Maths activities to start or finish off a lesson
In today’s video in her series on Making Maths fun, South Grafton High School teacher Holly Millican shares three maths activities that she uses in her classroom to start or finish off her lessons.
The first activity is called Djehuti Smart Speedsheets, which are designed to assist students who have not achieved automaticity in their basic number facts, as well as reinforcing number facts for high achieving students as well.
‘To begin this activity a timer is set for two minutes and the students are to open their speedsheets to a fresh page and are to try and complete as many questions as they can in the time limit,’ Millican explains. ‘They then graph their progress so they can measure their own growth.’
The second activity is called Around the World, and it sees the kids in two positions, either seated in a circle on the ground, or standing behind the seated student.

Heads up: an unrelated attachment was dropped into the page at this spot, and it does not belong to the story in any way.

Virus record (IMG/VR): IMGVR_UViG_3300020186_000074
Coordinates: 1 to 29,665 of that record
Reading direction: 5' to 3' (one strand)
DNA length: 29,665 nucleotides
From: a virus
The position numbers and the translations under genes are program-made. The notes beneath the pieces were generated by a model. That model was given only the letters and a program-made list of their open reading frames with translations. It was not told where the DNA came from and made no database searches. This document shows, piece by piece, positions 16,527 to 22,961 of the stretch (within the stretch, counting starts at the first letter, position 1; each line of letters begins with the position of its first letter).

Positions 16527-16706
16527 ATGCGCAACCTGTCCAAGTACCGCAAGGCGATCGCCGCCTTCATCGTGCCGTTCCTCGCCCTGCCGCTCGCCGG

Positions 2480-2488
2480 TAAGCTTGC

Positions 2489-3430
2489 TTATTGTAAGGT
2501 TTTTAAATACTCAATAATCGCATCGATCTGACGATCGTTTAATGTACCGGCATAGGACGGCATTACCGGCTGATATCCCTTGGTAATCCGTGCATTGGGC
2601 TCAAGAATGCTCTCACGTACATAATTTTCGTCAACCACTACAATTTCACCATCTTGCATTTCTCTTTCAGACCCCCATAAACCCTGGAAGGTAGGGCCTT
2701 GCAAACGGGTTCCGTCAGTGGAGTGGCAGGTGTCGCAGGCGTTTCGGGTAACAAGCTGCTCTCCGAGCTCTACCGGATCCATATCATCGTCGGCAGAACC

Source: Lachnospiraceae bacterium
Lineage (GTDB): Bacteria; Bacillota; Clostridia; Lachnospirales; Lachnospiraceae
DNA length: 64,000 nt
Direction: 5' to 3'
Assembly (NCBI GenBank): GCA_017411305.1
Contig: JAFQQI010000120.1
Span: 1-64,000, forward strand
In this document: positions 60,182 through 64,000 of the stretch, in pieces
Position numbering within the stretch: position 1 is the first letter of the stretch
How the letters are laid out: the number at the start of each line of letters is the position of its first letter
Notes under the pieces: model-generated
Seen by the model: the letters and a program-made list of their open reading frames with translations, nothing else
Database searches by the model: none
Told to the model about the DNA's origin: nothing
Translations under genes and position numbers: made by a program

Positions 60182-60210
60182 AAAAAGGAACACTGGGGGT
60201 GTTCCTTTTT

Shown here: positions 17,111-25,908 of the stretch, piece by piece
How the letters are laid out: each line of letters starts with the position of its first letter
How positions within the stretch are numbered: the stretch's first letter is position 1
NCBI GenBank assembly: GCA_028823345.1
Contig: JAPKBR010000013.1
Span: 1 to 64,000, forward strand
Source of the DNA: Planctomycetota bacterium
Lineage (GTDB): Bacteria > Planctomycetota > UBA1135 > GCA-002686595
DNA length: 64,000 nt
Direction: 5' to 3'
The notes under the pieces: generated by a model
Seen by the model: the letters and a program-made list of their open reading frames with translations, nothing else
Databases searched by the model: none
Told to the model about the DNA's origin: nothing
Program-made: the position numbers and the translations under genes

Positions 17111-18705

‘Now the one student that is standing behind the seated students – they are trying to answer the question that’s being posed first. So they are trying to answer it before the person they are standing in front of because that means they can pop to the next person and their goal is to make it all the way around the world.’
Millican says this activity is really great to finish off a lesson. ‘…It does get the kids thinking about those basic mathematical concepts that they really do need to review quite often and I really find that the kids get quite excited about it,’ she says.
The final activity shared in this video is a Mathematical Relay Race. ‘This is a very versatile activity that can be used across a range of topics to either start or finish off a lesson,’ Millican shares. ‘…This activity is particularly useful for students who get a bit antsy by the end of the lesson, the ones that really need to get up and out of their seats and be moving around a little bit.’
Think about how you start or finish off your Mathematics lessons. Is there a way to make these parts of the lesson more engaging for students? How can you link these activities to the skills students are learning?
Holly Millican suggests three different activities that you could try in your Mathematics lessons. Do you have any activities that you’d like to share with Teacher readers? Share your activity by leaving a comment below.